Mario Pinball LandGraphics are amazing, among some of the best I’ve ever seen on the GBA.  It is colorful with a slight cartoon edge like most Mario titles, but the level of detail crammed onto the small screen is more than impressive.  Everything is distinguishable, especially the Mario-ball.  Background and interactive elements are obvious, and there’s never any confusion about what an item is.  Doors and pathways to higher levels are clearly represented, and never is the player wondering what to do next.

Controls are very basic.  Either L and R can be used to operate the left and right flippers respectively, or left on the D-pad along with A will fulfill the same purpose.  Either control scheme Mario Pinball Landcan be used at any point in the game without the need to access an options menu, providing a clever means for keeping one’s hands comfortable on the relatively small GBA SP.  The flippers seem to be somewhat responsive to how quick the buttons are fully depressed, allowing for some available variability when determining how hard to flip the flipper.  Otherwise, B is the only other button used.  It deploys/activates any items gathered or bought along the way.

Mario Pinball LandIn all, there are 35 stars to collect.  The best feature of Mario Pinball Land is its ability to cumulatively save the player’s progress.  Since the game ends after 3 (possibly more at times) balls fall off the screen, it might seem impossible to gather all 35 stars with so few chances.  Each time the player receives the “Game Over” message, there’s the option to Quit, Save & Quit, or Continue.  The game resets back to the very beginning area each time, and no items will carryover into the continuing game.  However, any stars and coins collected will remain, fueling the incentive to go after all 35.  I love games like this (especially on handheld systems) that present one very large, overarching goal to complete but are successfully able to break up the gameplay into manageable chunks.  Even though there is so much do, it’s easy to pick this game up for a few minutes and then it put it right back down, knowing that any progress made has not been in vain.  Simultaneously, Mario Pinball Land is vast enough to spend a significant amount of time with in one sitting.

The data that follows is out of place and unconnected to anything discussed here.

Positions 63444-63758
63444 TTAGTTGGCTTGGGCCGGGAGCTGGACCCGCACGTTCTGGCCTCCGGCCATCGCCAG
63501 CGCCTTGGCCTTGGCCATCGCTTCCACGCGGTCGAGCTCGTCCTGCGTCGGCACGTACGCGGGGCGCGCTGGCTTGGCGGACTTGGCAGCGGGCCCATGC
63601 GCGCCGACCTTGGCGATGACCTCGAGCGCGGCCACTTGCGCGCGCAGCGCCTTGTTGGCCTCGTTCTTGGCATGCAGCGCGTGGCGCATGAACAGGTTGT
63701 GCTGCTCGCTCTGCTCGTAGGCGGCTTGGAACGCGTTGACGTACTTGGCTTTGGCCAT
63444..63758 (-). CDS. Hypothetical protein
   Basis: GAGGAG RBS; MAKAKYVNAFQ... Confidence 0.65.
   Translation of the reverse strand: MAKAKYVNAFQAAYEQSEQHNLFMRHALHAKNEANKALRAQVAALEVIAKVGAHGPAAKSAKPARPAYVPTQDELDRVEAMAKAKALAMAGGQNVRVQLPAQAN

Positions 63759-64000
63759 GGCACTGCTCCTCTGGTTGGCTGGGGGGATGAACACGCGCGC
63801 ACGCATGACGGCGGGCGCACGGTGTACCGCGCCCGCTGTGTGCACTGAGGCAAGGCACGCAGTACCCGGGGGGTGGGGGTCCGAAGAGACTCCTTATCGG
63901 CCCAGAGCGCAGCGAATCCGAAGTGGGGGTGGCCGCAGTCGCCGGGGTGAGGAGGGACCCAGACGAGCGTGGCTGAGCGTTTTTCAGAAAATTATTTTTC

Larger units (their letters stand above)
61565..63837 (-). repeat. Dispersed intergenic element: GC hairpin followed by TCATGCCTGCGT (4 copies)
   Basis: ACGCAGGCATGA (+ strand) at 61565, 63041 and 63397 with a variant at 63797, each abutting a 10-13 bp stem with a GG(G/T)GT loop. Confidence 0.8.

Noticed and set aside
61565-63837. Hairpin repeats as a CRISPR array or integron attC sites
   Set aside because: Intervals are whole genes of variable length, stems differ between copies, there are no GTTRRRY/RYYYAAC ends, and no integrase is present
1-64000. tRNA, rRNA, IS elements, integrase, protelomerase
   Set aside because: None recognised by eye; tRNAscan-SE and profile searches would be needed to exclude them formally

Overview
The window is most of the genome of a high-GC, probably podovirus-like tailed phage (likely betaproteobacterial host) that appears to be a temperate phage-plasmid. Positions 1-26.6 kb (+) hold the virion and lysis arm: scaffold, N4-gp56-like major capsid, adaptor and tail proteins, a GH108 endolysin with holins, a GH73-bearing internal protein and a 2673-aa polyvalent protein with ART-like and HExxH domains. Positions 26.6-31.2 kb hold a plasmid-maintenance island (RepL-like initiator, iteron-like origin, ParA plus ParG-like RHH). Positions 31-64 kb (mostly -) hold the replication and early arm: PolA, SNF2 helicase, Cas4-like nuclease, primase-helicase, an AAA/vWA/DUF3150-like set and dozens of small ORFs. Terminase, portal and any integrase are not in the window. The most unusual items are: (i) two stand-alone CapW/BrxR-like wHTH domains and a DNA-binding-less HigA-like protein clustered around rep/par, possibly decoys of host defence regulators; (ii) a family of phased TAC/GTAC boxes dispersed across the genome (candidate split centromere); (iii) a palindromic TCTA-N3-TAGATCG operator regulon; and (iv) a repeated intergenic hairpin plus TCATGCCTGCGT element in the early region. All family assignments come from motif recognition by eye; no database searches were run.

Mario Pinball LandI knew there had to be better pinball games than Pinball-e out there, I just wasn’t sure how much better they could actually be, or if traditional pinball would ever be all that fun in video game form.  Mario Pinball Land acts as more than pinball, updating its objectives beyond the accumulation of points and providing varying boards with concrete goals to achieve.  It takes the concept of an adventure game and forces the player to move through it using pinball mechanics.  A paradigm of originality, even if it can be frustratingly challenging at times.

Reviewed by The Cubist

Written by The Cubist

The Cubist


Co-founder, Head Author, & Site Technician

Find out what these ratings mean and how I rate video games.

I collect as much video gaming paraphernalia as I can get my hands on, especially when it comes to hardware. With over 40 systems including oldies like the ColecoVision and Intellivision, obscurities like the CD-i and 3DO, and the latest and greatest including the Wii U, PS4, Xbox One, 3DS, and PS Vita, I get easily overwhelmed. Most of the time you can find me firmly nestled sometime between 1985 and 1995 when it comes to my games of choice, but I’m also having a great time seeing what the 8th generation has to offer.

Currently in love with: Mortal Kombat

Email me anytime, about anything: thecubist@nerdbacon.com